Ohio's canal-building projects were not the economic fiasco that similar efforts were in other states.
Some cities, such as Dayton, owe their industrial emergence to location on canals, and as late as 1910 interior canals carried much of the bulk freight of the state.
Ohio is bounded by the Ohio River, but nearly all of the river itself belongs to Kentucky and West Virginia. Ohio has only that portion of the river between the river's 1792 low-water mark and the present high-water mark.
This interesting change may be observed while traveling through Ohio on Interstate 75 from Cincinnati to Toledo; the observant traveler of this diverse state may even catch a glimpse of Cincinnati's common wall lizard, one of the few examples of permanent "subtropical" fauna in Ohio.
Although few have registered as noticeable to the average resident, more than 30 earthquakes occurred in Ohio between 20, and more than 200 quakes with a magnitude of 2.0 or higher have occurred since 1776.
The rivers in the northern part of the state drain into the northern Atlantic Ocean via Lake Erie and the St.
Lawrence River, and the rivers in the southern part of the state drain into the Gulf of Mexico via the Ohio River and then the Mississippi.
Ohio has the nation's 10th largest highway network, and is within a one-day drive of 50% of North America's population and 70% of North America's manufacturing capacity.
and much of the northern border is defined by Lake Erie.
For instance, a number of trees with more southern ranges, such as the blackjack oak, Quercus marilandica, are found at their northernmost in Ohio just north of the Ohio River.
Also evidencing this climatic transition from a subtropical to continental climate, several plants such as the Southern magnolia (Magnolia grandiflora), Albizia julibrissin (mimosa), Crape Myrtle, and even the occasional Needle Palm are hardy landscape materials regularly used as street, yard, and garden plantings in the Bluegrass region of Ohio; but these same plants will simply not thrive in much of the rest of the State.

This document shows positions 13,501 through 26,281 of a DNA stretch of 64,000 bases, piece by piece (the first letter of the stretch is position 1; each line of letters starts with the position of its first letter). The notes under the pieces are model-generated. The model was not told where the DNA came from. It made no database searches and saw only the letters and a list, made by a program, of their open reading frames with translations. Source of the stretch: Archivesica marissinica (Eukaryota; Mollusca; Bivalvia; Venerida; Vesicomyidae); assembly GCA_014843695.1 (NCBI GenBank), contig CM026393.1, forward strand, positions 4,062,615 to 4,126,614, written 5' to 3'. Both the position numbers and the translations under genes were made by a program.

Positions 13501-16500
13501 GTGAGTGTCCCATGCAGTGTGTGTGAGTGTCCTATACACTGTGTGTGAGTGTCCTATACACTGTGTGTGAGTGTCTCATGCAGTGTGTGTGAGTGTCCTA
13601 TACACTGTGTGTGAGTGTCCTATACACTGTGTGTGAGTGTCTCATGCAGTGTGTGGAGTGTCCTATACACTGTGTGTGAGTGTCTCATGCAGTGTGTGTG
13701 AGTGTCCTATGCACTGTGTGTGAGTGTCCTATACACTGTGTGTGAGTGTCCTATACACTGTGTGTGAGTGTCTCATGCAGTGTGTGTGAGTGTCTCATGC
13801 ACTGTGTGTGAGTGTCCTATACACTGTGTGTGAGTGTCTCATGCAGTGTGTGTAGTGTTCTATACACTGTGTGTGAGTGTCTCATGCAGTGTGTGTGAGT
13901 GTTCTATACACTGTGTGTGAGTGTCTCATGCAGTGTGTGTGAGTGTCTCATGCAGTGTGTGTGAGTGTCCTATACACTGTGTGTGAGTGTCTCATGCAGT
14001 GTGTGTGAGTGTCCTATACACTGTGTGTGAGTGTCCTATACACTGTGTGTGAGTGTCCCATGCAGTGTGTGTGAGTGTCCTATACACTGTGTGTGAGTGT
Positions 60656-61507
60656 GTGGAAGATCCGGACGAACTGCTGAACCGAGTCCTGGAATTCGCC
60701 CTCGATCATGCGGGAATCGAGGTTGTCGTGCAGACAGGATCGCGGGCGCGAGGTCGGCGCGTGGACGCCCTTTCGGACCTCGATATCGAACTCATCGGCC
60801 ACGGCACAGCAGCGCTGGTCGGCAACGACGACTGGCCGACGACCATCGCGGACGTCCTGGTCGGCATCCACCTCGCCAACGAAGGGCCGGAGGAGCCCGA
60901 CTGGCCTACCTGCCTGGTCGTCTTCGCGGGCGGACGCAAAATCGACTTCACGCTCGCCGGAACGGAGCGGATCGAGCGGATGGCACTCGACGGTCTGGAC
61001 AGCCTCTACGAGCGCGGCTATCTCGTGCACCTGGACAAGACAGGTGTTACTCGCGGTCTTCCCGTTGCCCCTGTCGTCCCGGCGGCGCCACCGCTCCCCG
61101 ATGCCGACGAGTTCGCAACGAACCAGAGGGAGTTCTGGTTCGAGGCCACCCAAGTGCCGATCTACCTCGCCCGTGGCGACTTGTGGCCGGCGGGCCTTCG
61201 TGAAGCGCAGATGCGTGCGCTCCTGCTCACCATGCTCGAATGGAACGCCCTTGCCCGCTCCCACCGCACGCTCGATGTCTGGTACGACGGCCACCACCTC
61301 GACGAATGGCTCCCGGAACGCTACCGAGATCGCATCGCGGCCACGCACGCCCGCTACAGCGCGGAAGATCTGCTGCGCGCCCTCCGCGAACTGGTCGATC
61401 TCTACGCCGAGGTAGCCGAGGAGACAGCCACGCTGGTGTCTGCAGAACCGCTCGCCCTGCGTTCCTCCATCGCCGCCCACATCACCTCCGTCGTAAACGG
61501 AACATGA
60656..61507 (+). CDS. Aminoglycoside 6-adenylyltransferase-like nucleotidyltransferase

This is pronounced "Oh-hee-yoh," with the i sound being held an extra second.
Folk etymology claims that this translates as "Beautiful River," however it appears that the word can be broken down as "O-" (pronoun prefix. That being said, the most sensible translation ought to be "Continuously-spilling Creek," or "Continuously-giving creek." The word for creek is used instead of river, since it still flows into a larger river, the Mississippi.
The climate of Ohio is a humid continental climate (Köppen climate classification Dfa/Dfb) throughout most of the state except in the extreme southern counties of Ohio's Bluegrass region section which are located on the northern periphery of the humid subtropical climate (Cfa) and Upland South region of the United States.